Skip main navigation
We use cookies to give you a better experience, if that’s ok you can close this message and carry on browsing. For more info read our cookies policy.
We use cookies to give you a better experience. Carry on browsing if you're happy with this, or read our cookies policy for more information.
Grey letters outlined in orange DDDs then Advantages and Disadvantages in Orange letters
DDDs Advantages and Disadvantages

What are the advantages and disadvantages of DDDs?

Drug utilisation analysis has used DDDs as the key measure since the 1970s but DDDs were never developed specifically to monitor the impact of antimicrobial stewardship interventions.

So what are the advantages and disadvantages of DDDs as a metric?

Advantages Disadvantages
Internationally recognised as assigned and published by WHO. Unsuitable for child as DDD defined as average dose in adults.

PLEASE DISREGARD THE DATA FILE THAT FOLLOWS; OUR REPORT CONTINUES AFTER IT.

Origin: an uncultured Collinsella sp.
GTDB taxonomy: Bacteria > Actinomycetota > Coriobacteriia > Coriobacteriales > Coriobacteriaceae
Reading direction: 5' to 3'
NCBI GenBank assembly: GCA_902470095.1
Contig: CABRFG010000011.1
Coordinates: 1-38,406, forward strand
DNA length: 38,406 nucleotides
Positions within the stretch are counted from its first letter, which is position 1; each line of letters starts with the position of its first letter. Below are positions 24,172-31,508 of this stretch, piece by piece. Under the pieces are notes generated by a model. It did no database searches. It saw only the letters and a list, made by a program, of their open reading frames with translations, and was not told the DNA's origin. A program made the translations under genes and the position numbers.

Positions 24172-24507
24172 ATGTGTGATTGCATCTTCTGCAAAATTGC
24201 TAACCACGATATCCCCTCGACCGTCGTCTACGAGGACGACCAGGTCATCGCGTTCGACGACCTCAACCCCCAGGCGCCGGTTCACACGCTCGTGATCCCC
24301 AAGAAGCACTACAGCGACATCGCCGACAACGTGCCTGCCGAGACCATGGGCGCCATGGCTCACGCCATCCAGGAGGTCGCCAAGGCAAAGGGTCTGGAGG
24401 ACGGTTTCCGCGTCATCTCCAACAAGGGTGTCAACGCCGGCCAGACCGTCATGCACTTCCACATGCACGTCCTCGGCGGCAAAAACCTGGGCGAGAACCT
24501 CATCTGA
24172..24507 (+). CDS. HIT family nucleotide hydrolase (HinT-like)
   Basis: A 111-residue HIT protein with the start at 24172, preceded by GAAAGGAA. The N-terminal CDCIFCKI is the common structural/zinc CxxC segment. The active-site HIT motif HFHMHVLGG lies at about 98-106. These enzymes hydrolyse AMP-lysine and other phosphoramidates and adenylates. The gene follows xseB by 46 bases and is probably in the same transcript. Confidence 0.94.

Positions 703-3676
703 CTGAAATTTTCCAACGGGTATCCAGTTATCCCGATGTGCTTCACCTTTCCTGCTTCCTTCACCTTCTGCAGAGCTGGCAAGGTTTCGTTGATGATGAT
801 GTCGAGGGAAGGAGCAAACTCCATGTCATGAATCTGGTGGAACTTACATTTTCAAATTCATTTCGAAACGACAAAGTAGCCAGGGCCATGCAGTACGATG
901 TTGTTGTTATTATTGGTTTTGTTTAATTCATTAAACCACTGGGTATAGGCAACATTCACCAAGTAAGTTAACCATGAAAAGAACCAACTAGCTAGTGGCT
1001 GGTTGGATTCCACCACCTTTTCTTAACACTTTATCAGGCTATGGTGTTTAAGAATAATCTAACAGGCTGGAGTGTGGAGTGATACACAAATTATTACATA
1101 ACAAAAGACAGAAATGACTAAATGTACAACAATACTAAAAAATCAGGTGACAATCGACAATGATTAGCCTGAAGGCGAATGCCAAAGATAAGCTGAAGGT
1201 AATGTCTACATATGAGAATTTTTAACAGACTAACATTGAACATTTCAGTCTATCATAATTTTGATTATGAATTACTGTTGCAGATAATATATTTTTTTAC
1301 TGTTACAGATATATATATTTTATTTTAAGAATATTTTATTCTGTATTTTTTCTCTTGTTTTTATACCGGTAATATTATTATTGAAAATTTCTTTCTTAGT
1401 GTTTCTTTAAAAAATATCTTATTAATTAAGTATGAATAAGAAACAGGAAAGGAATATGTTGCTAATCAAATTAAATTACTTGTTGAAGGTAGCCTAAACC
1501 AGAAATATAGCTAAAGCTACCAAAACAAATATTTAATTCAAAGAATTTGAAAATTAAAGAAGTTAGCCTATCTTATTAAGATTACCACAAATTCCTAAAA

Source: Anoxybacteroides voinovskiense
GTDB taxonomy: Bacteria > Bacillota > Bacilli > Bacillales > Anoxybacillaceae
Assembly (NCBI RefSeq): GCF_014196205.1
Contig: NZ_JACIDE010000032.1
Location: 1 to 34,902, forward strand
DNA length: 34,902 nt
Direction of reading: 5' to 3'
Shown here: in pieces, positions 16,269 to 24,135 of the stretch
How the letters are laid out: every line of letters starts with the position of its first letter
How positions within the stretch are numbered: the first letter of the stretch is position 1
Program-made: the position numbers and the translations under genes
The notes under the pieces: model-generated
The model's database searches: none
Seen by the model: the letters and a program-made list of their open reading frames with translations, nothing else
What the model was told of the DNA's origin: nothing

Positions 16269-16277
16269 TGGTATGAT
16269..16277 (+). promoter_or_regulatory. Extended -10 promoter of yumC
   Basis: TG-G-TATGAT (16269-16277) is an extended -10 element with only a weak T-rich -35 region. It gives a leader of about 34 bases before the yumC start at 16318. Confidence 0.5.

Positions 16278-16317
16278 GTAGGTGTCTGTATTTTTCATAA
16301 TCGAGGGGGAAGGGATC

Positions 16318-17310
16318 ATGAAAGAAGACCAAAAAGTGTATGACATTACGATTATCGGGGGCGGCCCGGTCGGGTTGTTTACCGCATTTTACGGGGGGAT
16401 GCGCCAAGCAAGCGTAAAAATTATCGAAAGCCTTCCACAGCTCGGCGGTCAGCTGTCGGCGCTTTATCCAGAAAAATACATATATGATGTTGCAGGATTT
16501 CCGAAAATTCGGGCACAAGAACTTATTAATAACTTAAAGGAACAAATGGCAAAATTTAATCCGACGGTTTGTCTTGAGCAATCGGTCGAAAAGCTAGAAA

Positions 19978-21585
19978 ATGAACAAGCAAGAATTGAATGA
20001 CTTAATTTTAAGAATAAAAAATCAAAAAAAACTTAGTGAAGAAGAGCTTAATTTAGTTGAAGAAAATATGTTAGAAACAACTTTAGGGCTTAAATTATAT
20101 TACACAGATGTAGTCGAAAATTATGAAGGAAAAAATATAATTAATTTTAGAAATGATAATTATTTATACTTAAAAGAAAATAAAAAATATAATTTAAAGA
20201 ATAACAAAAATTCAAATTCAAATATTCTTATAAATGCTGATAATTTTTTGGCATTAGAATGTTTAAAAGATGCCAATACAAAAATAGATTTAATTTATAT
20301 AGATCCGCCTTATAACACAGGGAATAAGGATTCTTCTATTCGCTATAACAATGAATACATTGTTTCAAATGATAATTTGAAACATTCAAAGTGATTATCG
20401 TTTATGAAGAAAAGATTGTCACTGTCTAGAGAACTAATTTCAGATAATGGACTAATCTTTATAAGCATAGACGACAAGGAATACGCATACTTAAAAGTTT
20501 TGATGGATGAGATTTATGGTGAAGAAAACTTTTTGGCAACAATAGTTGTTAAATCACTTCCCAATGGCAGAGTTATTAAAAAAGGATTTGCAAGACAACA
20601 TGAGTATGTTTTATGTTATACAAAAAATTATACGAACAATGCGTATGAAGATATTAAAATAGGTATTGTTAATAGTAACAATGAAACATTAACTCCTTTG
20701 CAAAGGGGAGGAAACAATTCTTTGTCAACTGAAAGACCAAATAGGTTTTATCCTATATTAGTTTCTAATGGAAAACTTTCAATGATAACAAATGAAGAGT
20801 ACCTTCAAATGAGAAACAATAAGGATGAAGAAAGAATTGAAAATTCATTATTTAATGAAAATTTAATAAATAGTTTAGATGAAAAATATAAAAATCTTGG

Once set by WHO a DDD is not often changed - this allows assessment of prescribing over time. May underestimate use in patients with renal impairment where dose is adjusted.
Easy to produce information on antibiotic use expressed in DDD for ward, unit or hospital. May overestimate use in patients where higher doses required (CNS infections or obese patients).
  May not reflect dose of particular infection.
  Bias against combination therapy - use of three narrow spectrum antibiotics rather than one broad spectrum antibiotic will result in three times as many DDD for the same infection.

Share this article:

This article is from the free online course:

Antimicrobial Stewardship: Managing Antibiotic Resistance

University of Dundee

Contact FutureLearn for Support